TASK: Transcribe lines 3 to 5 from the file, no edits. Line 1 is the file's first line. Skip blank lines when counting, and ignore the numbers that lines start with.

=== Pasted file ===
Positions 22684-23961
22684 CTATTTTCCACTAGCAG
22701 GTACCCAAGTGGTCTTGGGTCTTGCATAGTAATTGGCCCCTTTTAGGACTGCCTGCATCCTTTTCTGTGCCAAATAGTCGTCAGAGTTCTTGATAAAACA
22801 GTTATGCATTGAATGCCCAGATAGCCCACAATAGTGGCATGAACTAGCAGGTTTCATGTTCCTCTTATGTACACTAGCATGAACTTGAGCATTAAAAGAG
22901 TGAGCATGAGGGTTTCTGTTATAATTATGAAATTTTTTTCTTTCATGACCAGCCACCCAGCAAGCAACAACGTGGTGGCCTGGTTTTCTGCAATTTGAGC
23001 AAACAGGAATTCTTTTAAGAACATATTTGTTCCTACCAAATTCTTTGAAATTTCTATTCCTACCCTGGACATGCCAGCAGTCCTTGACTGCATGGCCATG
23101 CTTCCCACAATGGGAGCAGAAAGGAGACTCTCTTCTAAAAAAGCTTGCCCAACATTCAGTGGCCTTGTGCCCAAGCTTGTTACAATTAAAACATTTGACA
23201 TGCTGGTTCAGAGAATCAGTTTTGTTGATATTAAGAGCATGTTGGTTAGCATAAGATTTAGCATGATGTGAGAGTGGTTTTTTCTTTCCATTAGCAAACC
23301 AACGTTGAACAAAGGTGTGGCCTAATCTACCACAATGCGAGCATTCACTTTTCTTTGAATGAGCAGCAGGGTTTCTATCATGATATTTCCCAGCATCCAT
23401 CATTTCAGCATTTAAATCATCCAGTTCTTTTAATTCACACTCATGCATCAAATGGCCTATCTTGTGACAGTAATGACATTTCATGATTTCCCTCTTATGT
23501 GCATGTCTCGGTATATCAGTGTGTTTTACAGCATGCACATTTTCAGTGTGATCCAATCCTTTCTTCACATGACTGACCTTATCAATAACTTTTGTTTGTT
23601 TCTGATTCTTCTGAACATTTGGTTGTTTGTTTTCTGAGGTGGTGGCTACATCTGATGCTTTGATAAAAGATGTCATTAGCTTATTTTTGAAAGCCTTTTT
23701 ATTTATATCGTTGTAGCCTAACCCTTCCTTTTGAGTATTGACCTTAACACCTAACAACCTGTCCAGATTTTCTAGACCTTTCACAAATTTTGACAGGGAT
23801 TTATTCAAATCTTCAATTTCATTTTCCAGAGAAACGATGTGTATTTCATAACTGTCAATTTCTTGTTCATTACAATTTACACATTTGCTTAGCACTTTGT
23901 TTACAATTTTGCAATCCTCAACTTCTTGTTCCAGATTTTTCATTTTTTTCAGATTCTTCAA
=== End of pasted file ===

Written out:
22701 GTACCCAAGTGGTCTTGGGTCTTGCATAGTAATTGGCCCCTTTTAGGACTGCCTGCATCCTTTTCTGTGCCAAATAGTCGTCAGAGTTCTTGATAAAACA
22801 GTTATGCATTGAATGCCCAGATAGCCCACAATAGTGGCATGAACTAGCAGGTTTCATGTTCCTCTTATGTACACTAGCATGAACTTGAGCATTAAAAGAG
22901 TGAGCATGAGGGTTTCTGTTATAATTATGAAATTTTTTTCTTTCATGACCAGCCACCCAGCAAGCAACAACGTGGTGGCCTGGTTTTCTGCAATTTGAGC